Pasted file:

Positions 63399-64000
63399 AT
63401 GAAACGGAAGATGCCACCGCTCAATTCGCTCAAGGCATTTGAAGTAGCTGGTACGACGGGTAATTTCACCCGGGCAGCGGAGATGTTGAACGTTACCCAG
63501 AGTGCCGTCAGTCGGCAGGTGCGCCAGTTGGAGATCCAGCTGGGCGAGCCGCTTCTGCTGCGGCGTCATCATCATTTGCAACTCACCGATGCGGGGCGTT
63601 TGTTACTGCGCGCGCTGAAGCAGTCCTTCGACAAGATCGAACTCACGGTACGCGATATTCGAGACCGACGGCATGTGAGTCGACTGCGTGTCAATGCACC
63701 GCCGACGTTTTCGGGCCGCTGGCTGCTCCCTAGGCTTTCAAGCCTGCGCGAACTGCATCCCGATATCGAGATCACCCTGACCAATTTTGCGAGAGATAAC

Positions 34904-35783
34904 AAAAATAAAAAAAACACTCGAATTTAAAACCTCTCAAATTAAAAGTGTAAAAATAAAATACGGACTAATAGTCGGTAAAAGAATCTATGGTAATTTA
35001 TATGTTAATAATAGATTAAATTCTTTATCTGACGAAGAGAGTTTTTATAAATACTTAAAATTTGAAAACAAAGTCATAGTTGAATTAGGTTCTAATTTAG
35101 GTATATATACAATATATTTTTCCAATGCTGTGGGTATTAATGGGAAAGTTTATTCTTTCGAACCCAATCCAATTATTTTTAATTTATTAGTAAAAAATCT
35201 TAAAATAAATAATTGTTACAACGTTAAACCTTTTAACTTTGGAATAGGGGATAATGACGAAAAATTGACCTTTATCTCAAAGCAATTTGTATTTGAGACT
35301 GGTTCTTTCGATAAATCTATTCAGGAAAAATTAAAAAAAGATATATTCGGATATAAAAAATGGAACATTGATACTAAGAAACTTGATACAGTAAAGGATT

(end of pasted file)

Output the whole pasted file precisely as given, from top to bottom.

Positions 63399-64000
63399 AT
63401 GAAACGGAAGATGCCACCGCTCAATTCGCTCAAGGCATTTGAAGTAGCTGGTACGACGGGTAATTTCACCCGGGCAGCGGAGATGTTGAACGTTACCCAG
63501 AGTGCCGTCAGTCGGCAGGTGCGCCAGTTGGAGATCCAGCTGGGCGAGCCGCTTCTGCTGCGGCGTCATCATCATTTGCAACTCACCGATGCGGGGCGTT
63601 TGTTACTGCGCGCGCTGAAGCAGTCCTTCGACAAGATCGAACTCACGGTACGCGATATTCGAGACCGACGGCATGTGAGTCGACTGCGTGTCAATGCACC
63701 GCCGACGTTTTCGGGCCGCTGGCTGCTCCCTAGGCTTTCAAGCCTGCGCGAACTGCATCCCGATATCGAGATCACCCTGACCAATTTTGCGAGAGATAAC

Positions 34904-35783
34904 AAAAATAAAAAAAACACTCGAATTTAAAACCTCTCAAATTAAAAGTGTAAAAATAAAATACGGACTAATAGTCGGTAAAAGAATCTATGGTAATTTA
35001 TATGTTAATAATAGATTAAATTCTTTATCTGACGAAGAGAGTTTTTATAAATACTTAAAATTTGAAAACAAAGTCATAGTTGAATTAGGTTCTAATTTAG
35101 GTATATATACAATATATTTTTCCAATGCTGTGGGTATTAATGGGAAAGTTTATTCTTTCGAACCCAATCCAATTATTTTTAATTTATTAGTAAAAAATCT
35201 TAAAATAAATAATTGTTACAACGTTAAACCTTTTAACTTTGGAATAGGGGATAATGACGAAAAATTGACCTTTATCTCAAAGCAATTTGTATTTGAGACT
35301 GGTTCTTTCGATAAATCTATTCAGGAAAAATTAAAAAAAGATATATTCGGATATAAAAAATGGAACATTGATACTAAGAAACTTGATACAGTAAAGGATT